One of a few dozen steel bed frames left in the rubble of the collapsing building.
The corner of the elevator… lumber armored with steel for fireproofing and water resistance.
When boiling beet juice accidentally spills from the gas-fired tanks two feet away, you better be wearing some of these, or bye-bye legs.
Looking through the an access panel at the hoist room for Shaft No. 3. The cable had long ago been scrapped, along with the motors to drive the pulleys. I still admire the workmanship on the spool’s arching metal shell.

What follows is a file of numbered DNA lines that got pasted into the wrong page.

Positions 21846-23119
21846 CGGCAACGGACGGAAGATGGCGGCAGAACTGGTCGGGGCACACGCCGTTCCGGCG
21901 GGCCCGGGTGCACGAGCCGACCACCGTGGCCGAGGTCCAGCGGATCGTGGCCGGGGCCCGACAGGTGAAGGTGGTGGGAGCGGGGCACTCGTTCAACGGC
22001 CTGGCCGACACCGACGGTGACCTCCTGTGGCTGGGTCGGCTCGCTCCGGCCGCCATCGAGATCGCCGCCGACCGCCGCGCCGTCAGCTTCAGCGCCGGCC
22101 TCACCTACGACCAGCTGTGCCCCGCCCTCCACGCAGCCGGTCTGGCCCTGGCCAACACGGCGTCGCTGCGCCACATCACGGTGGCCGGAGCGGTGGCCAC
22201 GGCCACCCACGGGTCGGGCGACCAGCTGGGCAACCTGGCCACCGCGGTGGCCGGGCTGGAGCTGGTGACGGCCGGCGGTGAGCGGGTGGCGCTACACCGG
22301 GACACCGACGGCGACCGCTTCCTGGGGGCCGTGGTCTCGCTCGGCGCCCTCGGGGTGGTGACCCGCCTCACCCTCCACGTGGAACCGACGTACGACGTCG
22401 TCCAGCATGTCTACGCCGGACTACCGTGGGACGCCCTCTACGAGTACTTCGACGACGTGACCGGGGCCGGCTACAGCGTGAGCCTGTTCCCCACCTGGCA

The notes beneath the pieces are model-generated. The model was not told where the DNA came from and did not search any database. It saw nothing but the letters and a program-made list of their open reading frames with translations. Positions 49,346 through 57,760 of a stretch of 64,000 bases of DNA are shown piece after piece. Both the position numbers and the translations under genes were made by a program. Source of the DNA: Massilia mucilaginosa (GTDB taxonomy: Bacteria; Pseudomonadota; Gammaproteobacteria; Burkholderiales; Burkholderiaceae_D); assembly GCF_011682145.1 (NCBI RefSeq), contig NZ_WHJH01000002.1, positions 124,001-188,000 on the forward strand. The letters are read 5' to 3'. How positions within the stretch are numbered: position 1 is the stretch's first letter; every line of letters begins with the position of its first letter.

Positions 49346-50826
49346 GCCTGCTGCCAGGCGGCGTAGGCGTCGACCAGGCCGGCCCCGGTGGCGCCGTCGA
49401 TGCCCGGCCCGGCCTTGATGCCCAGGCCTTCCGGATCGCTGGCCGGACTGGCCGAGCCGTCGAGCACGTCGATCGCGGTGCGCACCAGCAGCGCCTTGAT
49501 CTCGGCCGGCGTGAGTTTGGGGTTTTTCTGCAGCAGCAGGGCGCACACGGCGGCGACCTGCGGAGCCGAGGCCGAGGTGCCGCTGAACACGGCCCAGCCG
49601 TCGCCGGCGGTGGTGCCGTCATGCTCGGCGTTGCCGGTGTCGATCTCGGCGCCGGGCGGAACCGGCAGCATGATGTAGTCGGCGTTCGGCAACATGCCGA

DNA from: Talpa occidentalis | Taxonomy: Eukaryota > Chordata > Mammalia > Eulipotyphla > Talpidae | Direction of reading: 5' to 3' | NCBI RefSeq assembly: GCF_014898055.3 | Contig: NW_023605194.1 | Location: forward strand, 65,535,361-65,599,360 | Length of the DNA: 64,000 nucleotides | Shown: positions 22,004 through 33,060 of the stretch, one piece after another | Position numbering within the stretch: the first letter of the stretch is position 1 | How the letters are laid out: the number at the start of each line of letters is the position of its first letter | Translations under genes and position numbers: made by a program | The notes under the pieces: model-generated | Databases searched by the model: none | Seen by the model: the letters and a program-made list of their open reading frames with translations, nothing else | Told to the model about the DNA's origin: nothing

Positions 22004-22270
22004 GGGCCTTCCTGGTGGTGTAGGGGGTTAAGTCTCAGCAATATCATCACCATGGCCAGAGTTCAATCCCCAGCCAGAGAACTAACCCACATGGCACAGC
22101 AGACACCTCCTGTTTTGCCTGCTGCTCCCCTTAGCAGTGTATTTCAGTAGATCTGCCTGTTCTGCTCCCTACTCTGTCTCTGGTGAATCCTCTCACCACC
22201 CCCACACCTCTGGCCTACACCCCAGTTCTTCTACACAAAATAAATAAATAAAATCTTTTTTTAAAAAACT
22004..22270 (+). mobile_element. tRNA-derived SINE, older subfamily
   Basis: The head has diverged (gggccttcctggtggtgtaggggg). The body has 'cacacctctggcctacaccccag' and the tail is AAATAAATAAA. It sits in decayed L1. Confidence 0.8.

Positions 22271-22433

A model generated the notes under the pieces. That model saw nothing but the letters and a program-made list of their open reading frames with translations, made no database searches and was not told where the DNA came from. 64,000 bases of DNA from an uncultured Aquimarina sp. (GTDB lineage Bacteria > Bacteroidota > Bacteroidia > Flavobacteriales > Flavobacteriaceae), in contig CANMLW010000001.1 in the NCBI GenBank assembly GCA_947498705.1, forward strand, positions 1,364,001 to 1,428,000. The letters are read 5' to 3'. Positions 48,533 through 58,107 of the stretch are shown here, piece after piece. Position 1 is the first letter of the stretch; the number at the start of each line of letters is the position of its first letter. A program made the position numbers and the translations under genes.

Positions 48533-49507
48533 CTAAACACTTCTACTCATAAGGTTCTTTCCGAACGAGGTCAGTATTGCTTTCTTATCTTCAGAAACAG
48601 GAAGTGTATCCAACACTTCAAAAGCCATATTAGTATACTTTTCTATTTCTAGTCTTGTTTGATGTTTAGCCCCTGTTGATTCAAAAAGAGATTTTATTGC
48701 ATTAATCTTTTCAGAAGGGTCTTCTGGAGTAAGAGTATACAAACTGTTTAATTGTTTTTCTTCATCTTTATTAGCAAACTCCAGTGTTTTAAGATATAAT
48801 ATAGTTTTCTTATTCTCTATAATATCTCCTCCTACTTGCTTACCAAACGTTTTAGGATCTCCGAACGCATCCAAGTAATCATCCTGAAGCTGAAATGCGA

Far above the areas that were heavily scrapped, I found some old bottles to collect samples of the sour mash whiskey as it made its was from the distillation room to barrel filling.
Old hospital beds.
The mark of a long producing mine is these racks of thousands of core samples, stored next to the capped mine shaft.
From the bottom of the skyway I looked back, my eyes tracing the vines from the marsh up the smokestacks to the perfect Midwestern sky.
Looking into one of the fire slides, designed to evacuate patients extremely quickly. In 1880, a fire completely destroyed the asylum at St. Peter, Minnesota, killing 30 patients.